Next Stop, Mexico! Monarch Butterflies Migrate South


Countless monarch butterflies migrate into Mexico each fall, resulting in one of Earth’s great spectacles.

According to Monarch Watch, about several hundred million monarchs make the 3,000-mile trek from North America when the temperatures start to drop, which is happening now.  Monarchs are cold-blooded creatures and can’t survive long winters.

So if you’re visiting one of our Global Discovery locations in Mexico, such as Cancun, Nuevo Vallarta or Cabo San Lucas, you may encounter one of these beautifully dense and delicate flocks in the wild.  It’s a sight to behold. There are a few butterfly sanctuaries around Mexico, including Cancun, and some areas even have tours depicting the orange-heavy forests. However you choose to spend your vacation, it is prime for sightseeing and photography. This week marks the peak migration period for monarchs, so why not follow them down south?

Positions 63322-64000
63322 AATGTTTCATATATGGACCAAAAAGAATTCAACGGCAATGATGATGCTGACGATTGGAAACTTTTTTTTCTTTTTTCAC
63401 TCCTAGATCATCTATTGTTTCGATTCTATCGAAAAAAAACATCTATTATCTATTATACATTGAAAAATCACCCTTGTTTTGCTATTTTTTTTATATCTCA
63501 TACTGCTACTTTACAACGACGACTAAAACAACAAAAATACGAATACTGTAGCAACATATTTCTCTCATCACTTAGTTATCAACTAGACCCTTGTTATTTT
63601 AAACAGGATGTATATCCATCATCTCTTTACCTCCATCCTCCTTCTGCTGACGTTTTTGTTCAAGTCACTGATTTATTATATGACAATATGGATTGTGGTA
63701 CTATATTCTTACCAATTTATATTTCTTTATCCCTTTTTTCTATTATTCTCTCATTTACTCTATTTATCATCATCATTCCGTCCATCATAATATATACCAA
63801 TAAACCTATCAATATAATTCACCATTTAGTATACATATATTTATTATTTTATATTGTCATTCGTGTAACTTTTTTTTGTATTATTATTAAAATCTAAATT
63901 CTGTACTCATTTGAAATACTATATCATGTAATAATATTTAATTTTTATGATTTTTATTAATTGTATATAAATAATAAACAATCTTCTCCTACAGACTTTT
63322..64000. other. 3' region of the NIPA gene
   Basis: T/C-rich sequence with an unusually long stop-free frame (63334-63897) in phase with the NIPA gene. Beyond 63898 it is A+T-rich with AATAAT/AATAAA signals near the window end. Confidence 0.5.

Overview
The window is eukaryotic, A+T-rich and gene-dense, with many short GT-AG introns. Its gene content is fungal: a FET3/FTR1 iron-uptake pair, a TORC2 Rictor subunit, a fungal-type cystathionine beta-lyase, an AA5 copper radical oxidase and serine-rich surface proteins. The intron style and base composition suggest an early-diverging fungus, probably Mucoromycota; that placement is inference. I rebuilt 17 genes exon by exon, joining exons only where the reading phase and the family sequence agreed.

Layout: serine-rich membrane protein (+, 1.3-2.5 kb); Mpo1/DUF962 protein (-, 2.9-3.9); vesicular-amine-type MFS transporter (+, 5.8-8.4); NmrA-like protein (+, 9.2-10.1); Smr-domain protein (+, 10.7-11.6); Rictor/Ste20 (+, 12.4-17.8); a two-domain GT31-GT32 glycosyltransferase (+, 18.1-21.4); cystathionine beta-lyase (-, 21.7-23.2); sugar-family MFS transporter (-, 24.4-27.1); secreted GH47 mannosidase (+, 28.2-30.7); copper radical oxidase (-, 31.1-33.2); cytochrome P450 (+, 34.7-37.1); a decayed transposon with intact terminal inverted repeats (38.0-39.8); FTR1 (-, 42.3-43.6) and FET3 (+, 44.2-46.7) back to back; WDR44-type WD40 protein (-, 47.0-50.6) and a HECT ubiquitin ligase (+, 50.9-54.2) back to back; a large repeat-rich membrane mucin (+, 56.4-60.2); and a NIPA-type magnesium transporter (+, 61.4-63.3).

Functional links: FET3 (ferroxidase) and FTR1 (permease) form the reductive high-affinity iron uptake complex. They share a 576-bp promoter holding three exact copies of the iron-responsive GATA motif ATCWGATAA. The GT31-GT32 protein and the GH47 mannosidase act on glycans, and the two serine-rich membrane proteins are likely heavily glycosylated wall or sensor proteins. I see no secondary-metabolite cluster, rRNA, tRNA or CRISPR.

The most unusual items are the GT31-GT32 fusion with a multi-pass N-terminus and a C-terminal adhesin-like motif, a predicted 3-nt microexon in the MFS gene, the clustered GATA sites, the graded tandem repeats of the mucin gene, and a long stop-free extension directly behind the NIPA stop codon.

The population, however, is dwindling and this natural marvel might have already reached its highest point. Larvae only eat milkweed, and the once common plant is being extinguished in exchange for biofuel. The nation’s ever-changing climate doesn’t help the cause either. As such, according to Monarch Watch, the monarch population that was once several hundred million is down to less than 100 million.

The U.S. Forest Service has a few suggestions on how to help, such as being a good citizen to the planet and planting your own milkweed.

If you’ve been lucky enough to stumble onto any breathtaking butterfly experiences or have great photos, share with us in the comments below!

Corey is a writer from Overland Park, KS, and has been with Global Discovery Vacations since September 2013. Once a sportswriter, he traveled the country and became proficient in airport security line etiquette and leaving items in hotel rooms.